Editor's note: A previous story mistakenly reported a proposed expense would be $250 million when it was $250,000. The updated version also includes more detail on the vote and the proposed budget.
El PASO, Texas -- El Paso homeowners struggling finacially during the pandemic can rest assured their property taxes will not go up.
El Paso City Council during a special session on Monday approved unanimously next year's tax rate, and it will remain unchanged.
City staff recommended the tax rate stay at .907 for every $100 of the assessed value on all real, personal and mixed property.
Meantime, the budget is looking very tight for the city amid the ongoing economic impact of the Covid-19 outbreak.
City Manager Tommy Gonzalez recommended covering the priorities like street maintenance and police and fire budgets while setting quality of life projects aside.
Even keeping the same tax rate, the city is slated to get nearly $5 million in new revenue as property values went up by four percent, which will bring more money into the city's coffers.
City staff recommended putting it all in a stability fund, basically a rainy day fund, and Mayor Dee Margo agreed.
"No telling what's going to be around the corner, we don't know how long this pandemic is going to take,” the mayor said.
After that discussion, council did vote 7-to-1 to follow staff recommendations to allocate $200,000 for a Neighborhood Traffic Management System and double the yearly discretionary funds for each city representative from $5,000 to $10,000. In her motion, Representative Alexsandra Annello also included a proposal to allocate $250,000 for a comprehensive constituency program, an IT system to track taxpayers' concerns. Rep. Claudia Rodriguez cast the sole dissenting vote.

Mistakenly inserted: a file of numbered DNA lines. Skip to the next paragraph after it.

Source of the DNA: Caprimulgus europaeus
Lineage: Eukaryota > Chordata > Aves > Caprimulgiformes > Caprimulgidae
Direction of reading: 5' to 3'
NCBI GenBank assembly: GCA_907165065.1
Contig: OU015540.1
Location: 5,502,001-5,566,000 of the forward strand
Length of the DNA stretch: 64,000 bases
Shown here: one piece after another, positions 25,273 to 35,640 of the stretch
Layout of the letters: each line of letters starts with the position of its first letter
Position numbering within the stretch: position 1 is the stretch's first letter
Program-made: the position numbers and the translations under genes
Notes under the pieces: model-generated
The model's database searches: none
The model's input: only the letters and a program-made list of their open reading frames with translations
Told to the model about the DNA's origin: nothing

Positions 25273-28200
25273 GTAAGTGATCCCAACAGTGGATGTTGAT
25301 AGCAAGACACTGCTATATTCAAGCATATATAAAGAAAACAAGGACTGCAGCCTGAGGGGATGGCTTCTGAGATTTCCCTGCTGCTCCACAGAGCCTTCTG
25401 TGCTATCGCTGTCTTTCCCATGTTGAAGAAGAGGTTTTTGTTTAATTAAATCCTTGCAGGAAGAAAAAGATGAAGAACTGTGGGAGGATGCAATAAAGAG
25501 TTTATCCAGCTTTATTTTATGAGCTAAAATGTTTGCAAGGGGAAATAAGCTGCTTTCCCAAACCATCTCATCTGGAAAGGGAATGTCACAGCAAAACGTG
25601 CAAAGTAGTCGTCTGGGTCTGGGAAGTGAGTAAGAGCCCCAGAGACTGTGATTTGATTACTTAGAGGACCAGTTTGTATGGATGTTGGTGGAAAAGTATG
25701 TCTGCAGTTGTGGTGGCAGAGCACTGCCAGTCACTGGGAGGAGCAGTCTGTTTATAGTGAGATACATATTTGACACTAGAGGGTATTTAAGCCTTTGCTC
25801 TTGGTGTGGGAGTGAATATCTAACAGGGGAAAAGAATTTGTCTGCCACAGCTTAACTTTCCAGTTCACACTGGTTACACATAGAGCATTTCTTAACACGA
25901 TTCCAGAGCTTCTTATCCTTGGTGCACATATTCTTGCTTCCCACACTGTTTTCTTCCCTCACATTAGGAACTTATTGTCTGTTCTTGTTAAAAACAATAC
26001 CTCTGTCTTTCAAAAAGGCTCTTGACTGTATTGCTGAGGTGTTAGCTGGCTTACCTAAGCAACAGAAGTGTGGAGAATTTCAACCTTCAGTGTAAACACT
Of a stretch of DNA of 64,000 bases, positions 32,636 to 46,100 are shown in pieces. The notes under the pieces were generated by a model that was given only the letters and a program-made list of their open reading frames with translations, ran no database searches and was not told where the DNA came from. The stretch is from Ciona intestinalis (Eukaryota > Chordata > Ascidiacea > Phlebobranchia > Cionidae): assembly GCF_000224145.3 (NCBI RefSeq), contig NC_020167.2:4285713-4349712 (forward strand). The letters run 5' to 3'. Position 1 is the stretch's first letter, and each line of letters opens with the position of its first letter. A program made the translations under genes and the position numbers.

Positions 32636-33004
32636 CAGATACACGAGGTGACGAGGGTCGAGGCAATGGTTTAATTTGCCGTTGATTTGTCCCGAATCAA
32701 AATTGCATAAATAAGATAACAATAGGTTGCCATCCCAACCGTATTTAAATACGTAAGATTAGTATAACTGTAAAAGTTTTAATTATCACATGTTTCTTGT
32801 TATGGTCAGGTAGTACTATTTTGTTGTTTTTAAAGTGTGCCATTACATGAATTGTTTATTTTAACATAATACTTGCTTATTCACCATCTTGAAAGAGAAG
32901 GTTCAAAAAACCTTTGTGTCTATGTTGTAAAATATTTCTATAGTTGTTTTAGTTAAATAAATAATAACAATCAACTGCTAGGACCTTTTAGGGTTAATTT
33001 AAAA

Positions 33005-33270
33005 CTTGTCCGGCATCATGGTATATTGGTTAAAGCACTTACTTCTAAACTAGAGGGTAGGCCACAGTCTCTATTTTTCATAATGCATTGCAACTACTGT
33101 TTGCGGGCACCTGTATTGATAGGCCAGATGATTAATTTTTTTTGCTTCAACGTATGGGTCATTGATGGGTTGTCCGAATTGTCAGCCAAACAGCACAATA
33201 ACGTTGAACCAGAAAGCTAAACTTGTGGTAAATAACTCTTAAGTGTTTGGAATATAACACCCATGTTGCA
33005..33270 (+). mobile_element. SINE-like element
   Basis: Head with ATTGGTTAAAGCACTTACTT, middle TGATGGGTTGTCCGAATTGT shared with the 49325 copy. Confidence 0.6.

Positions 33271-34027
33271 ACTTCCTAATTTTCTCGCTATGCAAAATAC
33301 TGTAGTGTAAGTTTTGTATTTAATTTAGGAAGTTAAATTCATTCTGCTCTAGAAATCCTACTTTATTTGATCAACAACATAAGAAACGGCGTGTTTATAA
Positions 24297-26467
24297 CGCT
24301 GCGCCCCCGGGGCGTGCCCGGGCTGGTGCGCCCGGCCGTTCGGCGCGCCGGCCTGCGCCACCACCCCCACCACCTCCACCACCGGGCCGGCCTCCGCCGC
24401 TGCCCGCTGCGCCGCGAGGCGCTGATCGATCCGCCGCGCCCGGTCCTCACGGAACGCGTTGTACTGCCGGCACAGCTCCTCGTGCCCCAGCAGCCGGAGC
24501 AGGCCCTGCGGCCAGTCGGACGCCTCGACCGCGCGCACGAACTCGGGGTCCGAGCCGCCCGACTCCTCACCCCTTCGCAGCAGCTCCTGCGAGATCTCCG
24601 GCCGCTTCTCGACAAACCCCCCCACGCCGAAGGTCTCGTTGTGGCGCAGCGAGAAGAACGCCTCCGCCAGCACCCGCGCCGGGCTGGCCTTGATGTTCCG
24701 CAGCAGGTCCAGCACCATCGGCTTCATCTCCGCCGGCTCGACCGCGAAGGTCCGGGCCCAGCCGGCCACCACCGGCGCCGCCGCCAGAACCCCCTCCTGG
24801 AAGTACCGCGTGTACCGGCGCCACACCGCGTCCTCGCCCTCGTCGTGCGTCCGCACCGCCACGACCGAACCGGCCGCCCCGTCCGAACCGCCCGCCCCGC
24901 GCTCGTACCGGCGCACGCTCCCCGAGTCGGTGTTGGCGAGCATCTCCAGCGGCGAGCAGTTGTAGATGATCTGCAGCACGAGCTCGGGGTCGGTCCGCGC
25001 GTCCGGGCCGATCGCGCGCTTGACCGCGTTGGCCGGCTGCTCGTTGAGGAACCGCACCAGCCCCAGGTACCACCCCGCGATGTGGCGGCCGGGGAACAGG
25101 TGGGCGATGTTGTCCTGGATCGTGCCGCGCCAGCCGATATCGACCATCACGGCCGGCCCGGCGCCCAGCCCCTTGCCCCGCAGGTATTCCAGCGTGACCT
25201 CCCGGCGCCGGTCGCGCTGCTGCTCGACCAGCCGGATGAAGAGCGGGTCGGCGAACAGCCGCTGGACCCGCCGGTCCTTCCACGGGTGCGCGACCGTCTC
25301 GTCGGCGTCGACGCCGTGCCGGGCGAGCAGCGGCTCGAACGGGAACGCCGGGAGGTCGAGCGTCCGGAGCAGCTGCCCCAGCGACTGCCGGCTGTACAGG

A city spokeswoman told ABC-7, "Of the remaining $4.2 million in surplus property tax revenue, the council voted to use about $1.9 million to balance the general fund, instead of using budget stabilization funds." The remaining $2.3 million in surplus will go into the stabilization funds. "The stabilization fund balance is at $11.6 million. It was created in March to offset future tax rate increases or for emergencies," Laura Cruz-Acosta said.
A final vote to approve the budget is set for August 18. A public hearing is scheduled for August 11.
You can watch the entire 90-minute council meeting in the video player at the bottom of this article. And below you can also see the budget and tax presentation document that council reviewed and discussed prior to voting.